Last week, Unilever spent $1 billion to acquire the stylish, grooming startup Dollar Shave Club. Founded only five years ago, Dollar Shave Club has already attracted over 2 million members to sign up for their monthly razor-providing service. There are several reasons why their disruptive business model has been successful—some of which we’ll touch upon below—but certainly one key for the company was their incredible, introductory explainer video. An explainer that was viewed over 23 million times! So today we’re going to break down what made that video so effective.
For those unfamiliar with Dollar Shave Club, it’s a subscription-based service that, for as little as $1 per month (plus $2 shipping), delivers razors to the homes of its customers. Although founded in July 2011, Dollar Shave Club didn’t begin offering subscriptions until March 2012. In conjunction with the launch, Dollar Shave Club also released a YouTube explainer video that same day. The video, which runs just over 90 seconds long, stars founder Michael Dubin. And like the best explainers, this one does more than just explain a company or a product:
This video was released on March 6, 2012. Within six hours, Dollar Shave Club’s website crashed. Meanwhile, DSC managed to sell out all their inventory in that time and as referenced above—having already signed up over 2 million paying subscribers—the company has continued to thrive in the years since.
It would be silly to say that the reason Dollar Shave Club succeeded was because of that video. But it would also be naive to suggest that the video didn’t play a large role. Because not only did that video help shape how the message was received, but I would suspect (based on both experience with clients as well as speaking with startups in general) that the process of making this video was itself beneficial in helping the company identify its own mission and lock down its messaging.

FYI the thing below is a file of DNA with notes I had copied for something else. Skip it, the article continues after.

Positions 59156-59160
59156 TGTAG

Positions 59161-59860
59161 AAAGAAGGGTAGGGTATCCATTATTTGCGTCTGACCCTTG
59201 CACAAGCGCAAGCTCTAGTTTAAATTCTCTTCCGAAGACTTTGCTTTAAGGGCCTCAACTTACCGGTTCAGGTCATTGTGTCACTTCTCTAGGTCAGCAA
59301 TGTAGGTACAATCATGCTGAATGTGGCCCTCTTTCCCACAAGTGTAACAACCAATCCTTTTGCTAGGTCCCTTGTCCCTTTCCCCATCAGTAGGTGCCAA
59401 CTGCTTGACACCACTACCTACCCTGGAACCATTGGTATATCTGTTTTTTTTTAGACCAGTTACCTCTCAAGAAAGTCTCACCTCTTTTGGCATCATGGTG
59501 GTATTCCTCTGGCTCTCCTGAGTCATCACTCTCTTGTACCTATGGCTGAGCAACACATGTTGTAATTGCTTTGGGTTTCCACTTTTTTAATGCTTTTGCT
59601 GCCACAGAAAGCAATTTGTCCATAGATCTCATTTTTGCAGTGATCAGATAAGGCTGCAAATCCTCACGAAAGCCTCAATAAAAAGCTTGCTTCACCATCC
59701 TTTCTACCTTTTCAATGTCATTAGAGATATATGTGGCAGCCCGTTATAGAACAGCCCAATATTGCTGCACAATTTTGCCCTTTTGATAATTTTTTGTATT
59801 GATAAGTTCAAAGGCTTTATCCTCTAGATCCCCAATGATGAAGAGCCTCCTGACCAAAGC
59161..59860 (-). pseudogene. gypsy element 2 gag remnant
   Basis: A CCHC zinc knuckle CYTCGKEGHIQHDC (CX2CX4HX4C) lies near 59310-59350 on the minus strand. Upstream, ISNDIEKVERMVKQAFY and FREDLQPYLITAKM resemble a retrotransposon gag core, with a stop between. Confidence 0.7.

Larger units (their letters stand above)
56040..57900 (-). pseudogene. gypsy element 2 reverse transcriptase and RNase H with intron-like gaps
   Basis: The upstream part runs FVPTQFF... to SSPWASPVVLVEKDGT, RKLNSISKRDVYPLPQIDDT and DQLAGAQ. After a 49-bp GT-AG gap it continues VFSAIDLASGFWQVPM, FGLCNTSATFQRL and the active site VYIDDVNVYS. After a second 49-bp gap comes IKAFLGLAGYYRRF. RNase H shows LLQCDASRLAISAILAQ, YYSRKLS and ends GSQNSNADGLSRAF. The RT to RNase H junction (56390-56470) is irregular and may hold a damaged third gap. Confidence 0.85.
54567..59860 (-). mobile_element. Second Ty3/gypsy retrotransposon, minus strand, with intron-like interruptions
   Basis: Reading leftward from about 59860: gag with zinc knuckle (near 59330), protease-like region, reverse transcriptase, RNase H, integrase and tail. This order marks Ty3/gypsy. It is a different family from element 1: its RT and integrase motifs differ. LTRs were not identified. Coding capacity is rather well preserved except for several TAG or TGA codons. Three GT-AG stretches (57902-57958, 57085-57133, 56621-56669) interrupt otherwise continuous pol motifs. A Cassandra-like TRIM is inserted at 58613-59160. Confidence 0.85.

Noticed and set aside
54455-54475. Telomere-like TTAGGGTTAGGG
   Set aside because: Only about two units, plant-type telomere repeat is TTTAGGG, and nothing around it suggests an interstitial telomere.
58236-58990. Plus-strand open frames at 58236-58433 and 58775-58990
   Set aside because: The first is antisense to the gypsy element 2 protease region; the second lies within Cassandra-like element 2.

With that in mind, let’s dive deeper into the video and highlight some of the key messaging decisions that Dollar Shave Club made:
Putting A Face To A Name
Until you actually try one of the Dollar Shave Club’s razors on your skin (and feel, specifically, what the experience you are purchasing is like), it’s hard to differentiate what they are selling from the products that customers are used to buying. As a result, DSC’s chooses not to make their product the “face” of the message, but instead use their founder Mike Dubin for that.
The video opens with Dubin at a desk (above). Now, it should be noted that this approach—literally putting a face to a name—can often be a dangerous tact (as it puts a lot of eggs into a single basket), but it’s an approach that immediately creates a more personal connection. Which for a new company looking to build trust goes a long way≥
What’s also impressive here is how DSC uses the rest of the screen’s composition. If you look behind Dubin, you’ll notice that there are dozens of fun knickknacks. Not only does this add a subtle sense of fun to the opening frames, but it helps cushion any concerns that may have arisen from that character-driven eggs-in-a-basket approach.
Perfectly Sets The Tone
We could go on and on about how the tone and persona of Dollar Shave Club is vastly different from the “traditional razor blade companies.” Ultimately though, with major credit to them, the company managed to perfectly encapsulate much of that in this wonderful image:
The Explainer Keeps It Moving
On this blog, we often warn against the dangers of stagnation. Particularly with animated explainer videos, we preach the importance of using continuous action. In fact, that’s one reason why the always-moving-methodology of whiteboard animation can be so effective. But in a live-action video, where each sequence is essentially a self-contained scene, keeping the movement going is often quite difficult.
Impressively, however, Dollar Shave Club’s explainer rises to the challenge by marching its protagonist throughout the majority of the video. From start to finish, Dubin is almost always on the go. Yet importantly, all throughout, he remains engaged with the camera (and therefore the audience). As a result, we remain captivated from start to finish.
Lastly, one of the other great things this explainer video does is include humorous non-sequitur. There are several somewhat subtle objects and moments that spice up the video, but which might not be noticeable upon first view. Not only do these things make the video more fun, but they also provide some incentive for viewers to re-watch the explainer.
Examples include the little girl shaving someone’s head (and the fact that the shavee is reading The Lean Startup)…
A portrait of Dubin’s grandfather…
And a man in a bear suit…